Fanfare for Soprano and Alto Recorder (one player)
This page updated June 23, 2003 with new recordings & notes
Recorder Quartet Link fixed on February 5, 2012
FANFARE for soprano and alto recorders (one player playing both simultaneously)
Hear a complete performance in stereo streaming audio using (& requiring) QuickTime 3 or newer. (The improvisation uses QuickTime's QDesign2, so you will need QuickTime 4 or newer to hear it:)
Download the MP3 Recording
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First Update, March 21, 2001: Today it is 26 years since I composed "Fanfare." I had come to believe that the work was composed in real time, as an improvisation. I should have read more carefully what I wrote in 1976 -- that the work is " a result of an improvisation."
Recently I discovered the original cassette recording improvisation, and here's what I heard: It is a single, longish, improvisation which contains the elements of the work (and other elements). These elements form the sketch material for the work, which is composed and assembled therefrom.
And so you have it. Or soon you will. I think it will be of interest to performers to hear the works' moment of inspiration: After all, this is what I thought I was thinking about what I was hearing myself do (the premiere being more visceral). So you can hear, soon, the creation, as well as the re-creation (premiere performance, above).
I would never say that the work should be played the way I do. You may be interested in what I did, but I know you will find more interesting ways of interpreting the work.
Bob Margolis, Brooklyn, NY, 03 21 01
New Update, June 23, 2003 (well I sure took my time). The original 1975 tape-recorded improvisation is now online.
Today we've all become used to DVD's of movies containing endless behind-the-scenes information. What the director had for breakfast, the initial storyboards, deleted scenes, production photos, alternative endings, multiple commentary tracks.
But for music? Well, why not have a little extra behind-the-scenes dope. The real scoop.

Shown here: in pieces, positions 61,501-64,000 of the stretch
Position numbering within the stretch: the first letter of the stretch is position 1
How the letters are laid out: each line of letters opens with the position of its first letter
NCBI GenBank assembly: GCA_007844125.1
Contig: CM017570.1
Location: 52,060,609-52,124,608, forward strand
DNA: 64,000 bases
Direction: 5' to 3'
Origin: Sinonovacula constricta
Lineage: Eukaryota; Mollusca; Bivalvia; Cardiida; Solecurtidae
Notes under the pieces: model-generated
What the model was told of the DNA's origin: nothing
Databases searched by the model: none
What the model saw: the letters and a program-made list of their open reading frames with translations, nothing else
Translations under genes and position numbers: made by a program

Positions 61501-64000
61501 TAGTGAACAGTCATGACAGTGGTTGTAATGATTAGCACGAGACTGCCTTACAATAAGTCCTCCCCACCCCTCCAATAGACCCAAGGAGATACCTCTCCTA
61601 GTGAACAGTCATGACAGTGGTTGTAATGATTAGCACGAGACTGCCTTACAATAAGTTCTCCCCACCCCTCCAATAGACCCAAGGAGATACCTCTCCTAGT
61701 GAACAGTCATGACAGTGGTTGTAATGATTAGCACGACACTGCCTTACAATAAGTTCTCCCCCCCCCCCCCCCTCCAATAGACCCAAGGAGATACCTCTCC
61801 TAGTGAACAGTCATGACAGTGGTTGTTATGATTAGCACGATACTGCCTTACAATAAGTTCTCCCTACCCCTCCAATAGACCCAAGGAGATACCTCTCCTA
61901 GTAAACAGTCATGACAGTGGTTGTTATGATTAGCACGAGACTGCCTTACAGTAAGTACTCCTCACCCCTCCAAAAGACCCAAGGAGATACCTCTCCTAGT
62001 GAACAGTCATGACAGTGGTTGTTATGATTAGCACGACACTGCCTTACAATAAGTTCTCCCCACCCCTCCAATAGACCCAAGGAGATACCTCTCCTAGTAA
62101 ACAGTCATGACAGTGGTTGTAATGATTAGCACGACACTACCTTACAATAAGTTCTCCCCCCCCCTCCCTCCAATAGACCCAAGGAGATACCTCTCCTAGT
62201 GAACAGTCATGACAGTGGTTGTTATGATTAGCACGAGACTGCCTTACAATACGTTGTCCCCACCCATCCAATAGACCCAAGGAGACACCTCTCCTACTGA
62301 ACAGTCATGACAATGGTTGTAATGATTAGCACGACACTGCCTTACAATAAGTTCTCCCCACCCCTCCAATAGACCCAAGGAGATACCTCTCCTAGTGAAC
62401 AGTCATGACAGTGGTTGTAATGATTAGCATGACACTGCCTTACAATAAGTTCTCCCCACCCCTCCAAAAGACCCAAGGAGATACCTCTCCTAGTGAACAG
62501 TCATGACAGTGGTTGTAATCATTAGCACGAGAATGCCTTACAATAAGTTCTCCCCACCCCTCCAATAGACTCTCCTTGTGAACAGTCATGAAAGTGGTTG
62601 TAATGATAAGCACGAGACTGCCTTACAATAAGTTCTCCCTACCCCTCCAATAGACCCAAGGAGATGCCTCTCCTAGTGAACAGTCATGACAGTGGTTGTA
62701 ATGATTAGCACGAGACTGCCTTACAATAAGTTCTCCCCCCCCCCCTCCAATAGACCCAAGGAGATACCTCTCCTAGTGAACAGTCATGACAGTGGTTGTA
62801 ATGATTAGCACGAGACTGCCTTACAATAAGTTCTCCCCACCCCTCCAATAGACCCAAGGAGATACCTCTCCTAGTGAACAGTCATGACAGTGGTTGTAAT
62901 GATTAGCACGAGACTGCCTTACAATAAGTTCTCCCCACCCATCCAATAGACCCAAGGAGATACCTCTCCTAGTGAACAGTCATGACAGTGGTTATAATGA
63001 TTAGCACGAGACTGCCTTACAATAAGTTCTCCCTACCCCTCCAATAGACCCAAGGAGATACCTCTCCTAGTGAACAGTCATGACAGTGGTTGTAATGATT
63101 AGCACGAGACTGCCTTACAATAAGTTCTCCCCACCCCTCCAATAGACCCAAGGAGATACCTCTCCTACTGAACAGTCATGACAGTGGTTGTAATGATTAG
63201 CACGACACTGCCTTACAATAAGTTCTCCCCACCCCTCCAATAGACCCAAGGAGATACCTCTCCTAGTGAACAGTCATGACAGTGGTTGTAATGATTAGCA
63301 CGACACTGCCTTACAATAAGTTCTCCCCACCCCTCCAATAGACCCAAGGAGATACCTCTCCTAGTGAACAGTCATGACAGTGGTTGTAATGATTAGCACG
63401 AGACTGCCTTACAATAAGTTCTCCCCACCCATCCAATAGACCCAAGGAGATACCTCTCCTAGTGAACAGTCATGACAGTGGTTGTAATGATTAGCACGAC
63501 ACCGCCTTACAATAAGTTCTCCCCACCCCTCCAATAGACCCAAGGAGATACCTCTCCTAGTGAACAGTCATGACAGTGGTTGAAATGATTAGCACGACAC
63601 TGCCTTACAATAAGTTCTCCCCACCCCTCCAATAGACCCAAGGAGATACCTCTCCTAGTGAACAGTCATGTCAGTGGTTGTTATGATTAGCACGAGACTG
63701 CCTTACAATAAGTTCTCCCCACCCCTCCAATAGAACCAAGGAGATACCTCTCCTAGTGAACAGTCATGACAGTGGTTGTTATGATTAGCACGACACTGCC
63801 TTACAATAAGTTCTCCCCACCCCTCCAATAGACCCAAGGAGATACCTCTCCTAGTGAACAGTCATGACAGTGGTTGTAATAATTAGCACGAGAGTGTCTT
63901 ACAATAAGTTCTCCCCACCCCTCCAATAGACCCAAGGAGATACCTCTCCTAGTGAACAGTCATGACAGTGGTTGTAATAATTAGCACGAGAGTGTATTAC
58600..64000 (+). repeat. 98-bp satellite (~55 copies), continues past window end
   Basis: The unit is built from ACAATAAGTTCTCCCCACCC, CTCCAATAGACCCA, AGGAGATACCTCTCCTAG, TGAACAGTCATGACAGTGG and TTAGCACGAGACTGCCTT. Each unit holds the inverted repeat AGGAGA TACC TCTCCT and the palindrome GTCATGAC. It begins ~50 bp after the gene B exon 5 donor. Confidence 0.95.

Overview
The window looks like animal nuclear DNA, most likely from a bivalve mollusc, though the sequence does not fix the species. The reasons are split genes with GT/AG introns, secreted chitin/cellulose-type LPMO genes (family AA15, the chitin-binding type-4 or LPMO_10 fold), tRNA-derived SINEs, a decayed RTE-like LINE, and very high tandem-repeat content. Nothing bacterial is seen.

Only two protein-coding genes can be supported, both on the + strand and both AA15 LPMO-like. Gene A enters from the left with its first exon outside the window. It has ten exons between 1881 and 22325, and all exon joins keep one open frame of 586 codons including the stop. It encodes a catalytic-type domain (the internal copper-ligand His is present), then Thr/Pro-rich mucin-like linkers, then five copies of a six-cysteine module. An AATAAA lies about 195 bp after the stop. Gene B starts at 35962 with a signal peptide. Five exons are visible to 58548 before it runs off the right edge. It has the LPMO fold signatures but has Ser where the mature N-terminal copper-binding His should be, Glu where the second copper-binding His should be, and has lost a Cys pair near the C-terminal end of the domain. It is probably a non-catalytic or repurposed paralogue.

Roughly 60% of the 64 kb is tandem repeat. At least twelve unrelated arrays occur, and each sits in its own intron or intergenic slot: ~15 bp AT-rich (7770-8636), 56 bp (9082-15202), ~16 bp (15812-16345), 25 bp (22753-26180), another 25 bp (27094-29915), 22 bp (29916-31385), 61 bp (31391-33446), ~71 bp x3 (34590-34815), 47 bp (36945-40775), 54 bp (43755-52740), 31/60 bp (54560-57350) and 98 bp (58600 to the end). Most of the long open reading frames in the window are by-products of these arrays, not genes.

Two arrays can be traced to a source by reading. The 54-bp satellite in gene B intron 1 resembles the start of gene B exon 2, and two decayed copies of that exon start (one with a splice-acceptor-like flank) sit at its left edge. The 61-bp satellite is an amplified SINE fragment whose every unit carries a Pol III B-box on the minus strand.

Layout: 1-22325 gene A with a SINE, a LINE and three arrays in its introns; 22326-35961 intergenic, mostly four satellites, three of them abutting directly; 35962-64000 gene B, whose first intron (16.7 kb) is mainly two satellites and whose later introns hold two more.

In the 1976 composer's notes to Fanfare I state that the work was the result of a tape-recorded improvisation -- a work in real time.
A good part of the music is indeed a note-for-note transcription of the improvisation. But when you listen to the actual 8-minute improvisation, you realize that the work is an edit and re-arrangement (and a little re-composition) of the improvisation.
The improvisation you hear (for the first time today, which is June 23, 2003) is unedited and complete. It's everything that the music is based on, from the opening "d" (why?) to the point where I stopped playing that day in 1975. (Sorry, only one microphone -- too lazy to plug in two?)
I particularly like the end, where I discover the bit with the octave glissandos. It's like: "Wow. That's nice. OK, what else can I do with this. That's not right. That's not it. Oh yeah -- that's it. Yes, do that again. Yes, I'm sure, that's it." You can almost hear the mind (after it gets itself unstuck for a really long repetition) editing itself and finally inventing just the right phrase and then repeating it for confirmation.
What surprises me today is that I begin more or less just playing the piece, as if it were sitting there waiting to be played. It just seems to be there and I can't tell you where it came from (did it suggest itself from one moment to the next?).
So for better or worse, for less or for more, behold the original -- before any score.
Bob Margolis Brooklyn, New York, June 23rd, 2003
Copyright © 1999 - 2003 Manhattan Beach Music. All Rights Reserved.
Original improvisation of 1975 is published and Copyright © 2003 by Bob Margolis.
(Performances by Bob Margolis.)
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